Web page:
The Visit is a surprisingly low-budget chiller from famed director M. Night Shyamalan (Signs,The Sixth Sense) whose last feature-length film After Earth racked up a 130 million dollar tab. Fortunately for film fans, money is not everything.
Loretta Jamison (Kathryn Hahn) is a single mother, living in Philadelphia with her two young children, 15 year-old daughter Becca (Olivia DeJonghe) and 13 year-old son Tyler (Ed Oxenbould), the offspring of a liaison with an older man (Benjamin Kanes) who left her years ago. Loretta has become estranged from her parents who sadly enough have never seen their grandchildren. Becca is a budding cinematographer and about to film a family “documentary” while Tyler is an accomplished little rapper. Miguel (Jorge Cordoba) prepares to take Loretta on a long overdue Caribbean cruise and she sees this as an opportunity for her children to finally visit their grandparents, Maria “Nana” (Deanna Dunagan) and Frederick “Pop Pop” Jamison (Peter McRobbie) on their farm in rural Pennsylvania.
What promises to be a fabulous opportunity for grandparents and their grandchildren to spend a week together may not end that way (after all, folks, this is a horror flick). After Becca and Tyler are dropped off at Grandpa and Grandma’s house, we see some early signs that these two oldsters are possibly a bit off. The Jamisons’ barn contains a massive pile of diapers with Grandpa’s poop. Grandma gets up at night and walks around aimlessly with her butt exposed. Grandpa attacks a random man whom he accuses of stalking himself and the grand kids. These behavioral aberrations are attributed to senility but the kids discover disconnects between what their grandparents do in their supposed volunteer jobs as counselors at the local rehab center and a very different account from one of their supposed patients Stacey (Cecelia Keenan-Bolger). The grands’ weirdness also emerges during Becca’s efforts to include them in her family video. And it gets more bizarre as Nana reprises the classic oven scene from the Grimm Brothers’ Hansel and Gretel fairytale and Pop Pop warns the brother and sister about outer space aliens in the neighborhood. The last twenty minutes are a wild ride into the unexpected and most unsettling situations of family films.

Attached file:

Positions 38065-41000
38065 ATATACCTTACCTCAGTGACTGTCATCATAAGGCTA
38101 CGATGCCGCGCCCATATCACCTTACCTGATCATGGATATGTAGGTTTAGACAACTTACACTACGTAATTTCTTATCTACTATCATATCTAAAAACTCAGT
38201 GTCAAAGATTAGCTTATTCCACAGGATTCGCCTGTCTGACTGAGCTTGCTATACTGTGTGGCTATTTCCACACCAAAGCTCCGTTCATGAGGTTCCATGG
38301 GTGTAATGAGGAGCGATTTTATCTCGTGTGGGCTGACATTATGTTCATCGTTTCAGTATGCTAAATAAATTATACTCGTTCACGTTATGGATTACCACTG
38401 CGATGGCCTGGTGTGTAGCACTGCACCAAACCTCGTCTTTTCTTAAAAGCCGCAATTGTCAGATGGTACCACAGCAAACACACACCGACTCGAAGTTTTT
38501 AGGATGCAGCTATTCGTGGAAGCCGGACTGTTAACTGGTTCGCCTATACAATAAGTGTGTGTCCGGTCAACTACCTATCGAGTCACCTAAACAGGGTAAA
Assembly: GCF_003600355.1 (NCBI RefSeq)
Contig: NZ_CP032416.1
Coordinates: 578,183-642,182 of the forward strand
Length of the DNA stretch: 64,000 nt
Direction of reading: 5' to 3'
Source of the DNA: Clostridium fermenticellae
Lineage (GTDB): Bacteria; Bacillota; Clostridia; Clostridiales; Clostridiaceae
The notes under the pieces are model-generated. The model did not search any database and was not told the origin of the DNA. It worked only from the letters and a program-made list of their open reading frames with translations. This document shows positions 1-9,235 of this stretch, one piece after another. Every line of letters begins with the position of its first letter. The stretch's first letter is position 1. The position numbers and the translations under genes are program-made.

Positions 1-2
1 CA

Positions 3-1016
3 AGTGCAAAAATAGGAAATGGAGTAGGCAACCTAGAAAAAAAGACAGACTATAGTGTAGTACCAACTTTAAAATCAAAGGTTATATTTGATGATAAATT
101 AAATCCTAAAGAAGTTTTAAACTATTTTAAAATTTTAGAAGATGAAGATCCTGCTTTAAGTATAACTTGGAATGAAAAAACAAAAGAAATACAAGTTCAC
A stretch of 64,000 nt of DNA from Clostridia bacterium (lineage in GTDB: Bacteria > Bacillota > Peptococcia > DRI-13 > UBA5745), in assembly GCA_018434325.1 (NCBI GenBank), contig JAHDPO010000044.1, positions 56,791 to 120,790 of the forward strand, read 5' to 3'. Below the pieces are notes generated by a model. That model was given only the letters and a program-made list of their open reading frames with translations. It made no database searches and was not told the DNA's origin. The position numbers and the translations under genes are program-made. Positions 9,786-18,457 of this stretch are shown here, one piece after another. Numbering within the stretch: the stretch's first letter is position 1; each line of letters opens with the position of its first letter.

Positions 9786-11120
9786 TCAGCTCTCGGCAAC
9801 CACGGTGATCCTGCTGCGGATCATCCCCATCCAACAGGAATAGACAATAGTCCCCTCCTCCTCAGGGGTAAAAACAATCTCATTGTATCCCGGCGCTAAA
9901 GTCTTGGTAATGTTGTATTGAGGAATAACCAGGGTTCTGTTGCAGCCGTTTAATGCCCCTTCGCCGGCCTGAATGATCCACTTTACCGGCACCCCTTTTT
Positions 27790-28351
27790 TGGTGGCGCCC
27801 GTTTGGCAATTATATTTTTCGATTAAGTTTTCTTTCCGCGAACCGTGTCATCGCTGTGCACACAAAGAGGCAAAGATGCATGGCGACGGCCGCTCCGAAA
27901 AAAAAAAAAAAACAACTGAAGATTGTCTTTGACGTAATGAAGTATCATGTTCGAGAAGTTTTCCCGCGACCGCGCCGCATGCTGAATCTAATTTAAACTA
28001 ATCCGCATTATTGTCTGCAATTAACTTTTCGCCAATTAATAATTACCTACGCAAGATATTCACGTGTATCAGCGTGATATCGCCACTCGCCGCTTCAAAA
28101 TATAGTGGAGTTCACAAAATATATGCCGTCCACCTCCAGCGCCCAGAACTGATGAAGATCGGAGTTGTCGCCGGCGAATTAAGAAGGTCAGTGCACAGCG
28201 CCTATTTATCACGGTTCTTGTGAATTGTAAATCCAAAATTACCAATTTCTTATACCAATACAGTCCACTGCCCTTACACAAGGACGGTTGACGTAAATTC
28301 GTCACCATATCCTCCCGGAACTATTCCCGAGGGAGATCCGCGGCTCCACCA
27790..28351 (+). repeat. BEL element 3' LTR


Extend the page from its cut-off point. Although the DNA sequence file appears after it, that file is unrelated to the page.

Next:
Writer/director/producer Shyamalan is now a grizzled veteran of the horror film genre and often uses domestic settings as the landscape for his tales of terror. Both young actors, DeJohnge and Oxenbould, portray remarkably precocious children who enter a mondo bizarro while Dunagan and McRobbins are the prototypical elders who seem to yield to the apparent vagaries of old age at every possible opportunity. Shyamalan films usually reframe our perspectives on what we consider to be safe and normal. In this case, everything that we should take for granted is turned on its head. A cautionary tale about losing touch with your parents and, perhaps, a moral that says you should check out who babysits your kids, this film will shock and disturb viewers for at least its hour and a half running time, and even after the end credits are finished.
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